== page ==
Textbooks in Israeli Charedi schools demonise Reform Jews, show limited acceptance of others and keep contact with mainstream Israeli culture to a minimum, according to a new survey.
The Israeli-based Institute for Monitoring Peace and Cultural Tolerance in School Education (Impact-se) analysed 93 textbooks used in the strictly Orthodox system.
Curricula oppose modernity, instead promoting “a separate cultural identity”, which ignores trends in general society.
Marcus Sheff, Impact-se’s chief executive, commented there was “a general commitment to peaceful conduct and co-existence” and “despite what we are seeing on the streets of Israel recently, there is no incitement to violence in the textbooks”.
But he added, “the price of Charedi isolationism seems to be the negation of the other, vilification of the Reform movement in particular, the unnecessary use of stereotypes and, occasionally, offensive language”.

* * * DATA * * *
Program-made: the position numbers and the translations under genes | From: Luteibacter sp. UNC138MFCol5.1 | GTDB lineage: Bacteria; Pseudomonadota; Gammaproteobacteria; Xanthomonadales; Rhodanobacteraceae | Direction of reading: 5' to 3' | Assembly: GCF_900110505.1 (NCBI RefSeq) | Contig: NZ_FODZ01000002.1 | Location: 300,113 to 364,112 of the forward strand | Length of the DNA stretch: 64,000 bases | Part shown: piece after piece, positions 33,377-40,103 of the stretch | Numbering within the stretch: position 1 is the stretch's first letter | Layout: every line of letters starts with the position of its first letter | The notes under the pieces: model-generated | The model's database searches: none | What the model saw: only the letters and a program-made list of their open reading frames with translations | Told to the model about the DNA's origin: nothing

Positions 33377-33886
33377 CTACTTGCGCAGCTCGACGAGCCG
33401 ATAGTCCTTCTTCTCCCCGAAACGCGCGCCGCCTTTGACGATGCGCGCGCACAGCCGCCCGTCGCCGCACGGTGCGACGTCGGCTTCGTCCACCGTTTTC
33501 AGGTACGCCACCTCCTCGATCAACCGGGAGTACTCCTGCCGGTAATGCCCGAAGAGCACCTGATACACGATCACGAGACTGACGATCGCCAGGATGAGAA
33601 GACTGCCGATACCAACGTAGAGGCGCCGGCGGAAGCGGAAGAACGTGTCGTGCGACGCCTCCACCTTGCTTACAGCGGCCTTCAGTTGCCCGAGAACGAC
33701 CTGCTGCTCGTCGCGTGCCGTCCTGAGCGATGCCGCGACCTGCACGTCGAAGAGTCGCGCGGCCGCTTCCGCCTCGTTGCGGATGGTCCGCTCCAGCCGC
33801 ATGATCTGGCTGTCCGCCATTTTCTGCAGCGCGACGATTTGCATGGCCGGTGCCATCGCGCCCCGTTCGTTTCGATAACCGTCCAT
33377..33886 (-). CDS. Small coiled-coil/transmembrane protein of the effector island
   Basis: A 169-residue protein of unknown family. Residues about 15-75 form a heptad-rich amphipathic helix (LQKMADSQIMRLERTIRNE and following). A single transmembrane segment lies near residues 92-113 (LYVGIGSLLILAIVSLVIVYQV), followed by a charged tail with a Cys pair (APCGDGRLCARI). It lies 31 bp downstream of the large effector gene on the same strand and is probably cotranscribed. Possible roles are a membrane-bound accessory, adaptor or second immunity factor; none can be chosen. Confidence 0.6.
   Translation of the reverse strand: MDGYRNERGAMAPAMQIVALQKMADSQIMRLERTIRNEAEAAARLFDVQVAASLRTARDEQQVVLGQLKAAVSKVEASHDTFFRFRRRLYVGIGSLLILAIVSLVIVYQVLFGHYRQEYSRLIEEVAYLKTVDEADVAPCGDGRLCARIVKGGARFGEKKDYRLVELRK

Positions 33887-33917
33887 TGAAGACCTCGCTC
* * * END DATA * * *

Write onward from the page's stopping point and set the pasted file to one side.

Women were portrayed as responsible for raising children at home, while their role as earners who supported studying husbands was emphasised.
While peace and territorial compromise in the Israeli-Palestinian conflict was not ruled out, these were “perceived as the naïve longing of leftist Israelis”, Impact-se found.
While there was “the expectation of behaving fairly toward all people, there is no attempt to uproot stereotypes and promote equality,” the report concluded.